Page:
All of these crucial educational efforts defy the language of course catalogs and transcripts. And adding to the published descriptions doesn’t help, because the ability of students to recall those lists of topics is so much less valuable to us now. Instead we want them confidently applying it, recombining it, innovating, working in teams of diverse backgrounds and expertise. Increasingly, you just kind of have to live it to know if it’s any good.


A professional society of women’s editors in the 19th century. (Image credit:

Policy is only language, made consequential; and lately the words fail.

This season the flash point is math. Our faculty senate convened a very broadly representative group to figure out how the state universities should re-calibrate our expectations for quantitative reasoning. Our inherited lists of algebra topics were serving us poorly, while what educators really care about are things like confidence with numbers, an ability to represent and work with unknown quantities, a facility with applying math reasoning across a range of disciplines … values that have been expressed by math teachers since Euclid, but which feel suddenly urgent.

In fact, they’re now deal breakers. If all our students learn is how to manipulate obscure formulas without applying them to messy real world problems, then they are sunk. It’s a cruel, big-data world out there. Our graduates have to enter it fearlessly. But find that in the “library.”

This isn’t a trivial problem. We need education to be good, and we also need to recognize good prior learning reliably.

This new context threatens our longstanding division of labor, in which the decisions about transfer credit are directed by one group but carried out by another. Instead it calls for some new kind of professional society, some ongoing interpersonal interaction, a return to what to me looks like guilds.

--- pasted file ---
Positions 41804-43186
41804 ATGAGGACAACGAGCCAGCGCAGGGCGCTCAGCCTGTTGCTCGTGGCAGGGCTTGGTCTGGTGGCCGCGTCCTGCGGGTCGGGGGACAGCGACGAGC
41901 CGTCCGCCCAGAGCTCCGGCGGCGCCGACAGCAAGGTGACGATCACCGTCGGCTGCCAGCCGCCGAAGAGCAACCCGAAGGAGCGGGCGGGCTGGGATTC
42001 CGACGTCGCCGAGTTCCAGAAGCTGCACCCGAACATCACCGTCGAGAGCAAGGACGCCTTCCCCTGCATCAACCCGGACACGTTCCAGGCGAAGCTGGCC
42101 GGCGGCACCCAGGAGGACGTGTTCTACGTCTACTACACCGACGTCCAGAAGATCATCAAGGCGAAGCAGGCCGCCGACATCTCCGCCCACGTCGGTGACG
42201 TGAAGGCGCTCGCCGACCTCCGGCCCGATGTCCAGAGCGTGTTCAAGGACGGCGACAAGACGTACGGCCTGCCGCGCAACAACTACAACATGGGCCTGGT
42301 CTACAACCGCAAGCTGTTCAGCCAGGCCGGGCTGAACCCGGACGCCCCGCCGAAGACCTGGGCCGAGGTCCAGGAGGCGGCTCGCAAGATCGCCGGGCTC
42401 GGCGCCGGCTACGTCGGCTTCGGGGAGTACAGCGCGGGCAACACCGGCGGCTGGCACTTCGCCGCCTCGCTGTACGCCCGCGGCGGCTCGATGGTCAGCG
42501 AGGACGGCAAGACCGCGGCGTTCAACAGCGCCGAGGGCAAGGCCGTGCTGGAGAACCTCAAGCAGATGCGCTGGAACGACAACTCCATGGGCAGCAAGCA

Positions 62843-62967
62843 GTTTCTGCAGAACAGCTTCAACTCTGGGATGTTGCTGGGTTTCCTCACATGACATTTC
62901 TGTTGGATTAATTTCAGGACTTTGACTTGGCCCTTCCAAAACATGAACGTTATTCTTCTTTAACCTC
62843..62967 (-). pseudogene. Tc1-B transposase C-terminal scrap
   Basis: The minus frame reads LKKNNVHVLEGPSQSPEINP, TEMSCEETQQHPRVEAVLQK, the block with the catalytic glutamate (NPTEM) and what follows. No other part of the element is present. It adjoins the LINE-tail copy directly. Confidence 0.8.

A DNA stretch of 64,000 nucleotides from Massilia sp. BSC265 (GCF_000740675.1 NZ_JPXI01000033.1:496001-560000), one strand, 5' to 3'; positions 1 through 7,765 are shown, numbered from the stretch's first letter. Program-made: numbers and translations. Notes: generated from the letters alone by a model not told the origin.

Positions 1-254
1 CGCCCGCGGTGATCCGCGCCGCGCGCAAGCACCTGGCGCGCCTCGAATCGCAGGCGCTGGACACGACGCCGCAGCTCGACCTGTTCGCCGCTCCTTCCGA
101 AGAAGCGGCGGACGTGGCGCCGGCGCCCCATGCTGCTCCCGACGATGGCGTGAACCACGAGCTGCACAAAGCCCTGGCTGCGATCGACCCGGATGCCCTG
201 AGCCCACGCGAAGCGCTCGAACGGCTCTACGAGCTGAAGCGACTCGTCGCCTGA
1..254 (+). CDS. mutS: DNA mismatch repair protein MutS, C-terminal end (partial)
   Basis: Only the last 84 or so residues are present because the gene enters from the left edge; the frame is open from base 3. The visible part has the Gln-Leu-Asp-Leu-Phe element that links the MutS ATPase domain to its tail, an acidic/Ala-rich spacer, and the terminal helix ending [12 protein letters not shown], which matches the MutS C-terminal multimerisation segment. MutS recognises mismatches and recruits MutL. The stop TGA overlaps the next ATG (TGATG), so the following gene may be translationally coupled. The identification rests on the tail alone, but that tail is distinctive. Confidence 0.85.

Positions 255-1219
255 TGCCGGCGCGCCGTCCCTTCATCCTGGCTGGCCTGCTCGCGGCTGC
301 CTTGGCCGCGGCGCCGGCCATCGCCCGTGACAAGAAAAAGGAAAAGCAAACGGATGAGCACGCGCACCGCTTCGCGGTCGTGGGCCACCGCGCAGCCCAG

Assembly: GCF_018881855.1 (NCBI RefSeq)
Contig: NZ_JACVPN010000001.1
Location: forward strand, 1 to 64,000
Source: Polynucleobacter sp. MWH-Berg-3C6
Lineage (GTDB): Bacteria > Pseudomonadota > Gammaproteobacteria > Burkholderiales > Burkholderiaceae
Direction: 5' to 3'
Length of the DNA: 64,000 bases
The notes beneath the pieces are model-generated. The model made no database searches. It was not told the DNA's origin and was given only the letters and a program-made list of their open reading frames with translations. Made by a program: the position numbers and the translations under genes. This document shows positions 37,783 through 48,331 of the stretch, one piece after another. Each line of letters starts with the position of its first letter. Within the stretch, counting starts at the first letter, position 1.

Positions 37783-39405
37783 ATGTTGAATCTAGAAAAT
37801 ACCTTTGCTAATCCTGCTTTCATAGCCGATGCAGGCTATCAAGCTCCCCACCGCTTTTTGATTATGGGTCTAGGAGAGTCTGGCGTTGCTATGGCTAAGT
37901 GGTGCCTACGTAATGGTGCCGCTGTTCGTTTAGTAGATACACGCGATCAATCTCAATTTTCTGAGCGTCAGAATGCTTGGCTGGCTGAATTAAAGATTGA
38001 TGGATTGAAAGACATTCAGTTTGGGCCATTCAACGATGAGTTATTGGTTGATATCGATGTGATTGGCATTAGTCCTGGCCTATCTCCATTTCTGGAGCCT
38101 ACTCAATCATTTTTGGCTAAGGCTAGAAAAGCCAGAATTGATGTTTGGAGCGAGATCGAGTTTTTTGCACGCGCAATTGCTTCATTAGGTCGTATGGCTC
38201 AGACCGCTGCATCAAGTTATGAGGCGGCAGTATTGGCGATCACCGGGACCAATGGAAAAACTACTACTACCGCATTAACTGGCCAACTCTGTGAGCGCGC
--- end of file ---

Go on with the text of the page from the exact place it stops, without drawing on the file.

I don’t see how we can deliver the learning we need at large scale otherwise.


academic affairs and temps

The trade publication Inside Higher Education recently praised the California State University system, where I work, for boosting the gender diversity of our presidents. Of our 23 universities, 11 are now run by women. A year ago the number was six.

I think the praise is warranted, the progress intentional. And our presidents wield considerable and growing clout; the whole system will benefit from the examples set on these five campuses.

But for those system-level benefits, some campuses have paid more than others.executive.corner

The farm league for campus presidents is the provost, sometimes called a VP for academic affairs or a chief academic officer, and effectively the campus COO.

Many of our campuses have recently lost their provosts, some to these presidential slots, others to jobs elsewhere. The pace of the turnover is breathtaking, especially at some of our smallest and most vulnerable campuses, where all relationships are personal.

And as I’ve posted ad nauseam, higher education is a line of work that depends entirely on networks of social relationships for its effectiveness. Empty corner offices, or even ones with temporary occupants, present serious and under-recognized challenges to our faculty and students.

You can also see the converse: those institutions around my system and others that flourish are the ones with stable leadership, and long-term provosts are a part of that. Believe it or not, in a world where the average tenure is less than three years there are provosts who’ve been on the job a decade or more, and the benefits show.

I’m not advocating for stasis, and I certainly don’t regret any of the recent promotions that won us the national praise. They were all hard-earned, and these former provosts are now positioned to do considerably more good than they could a year ago.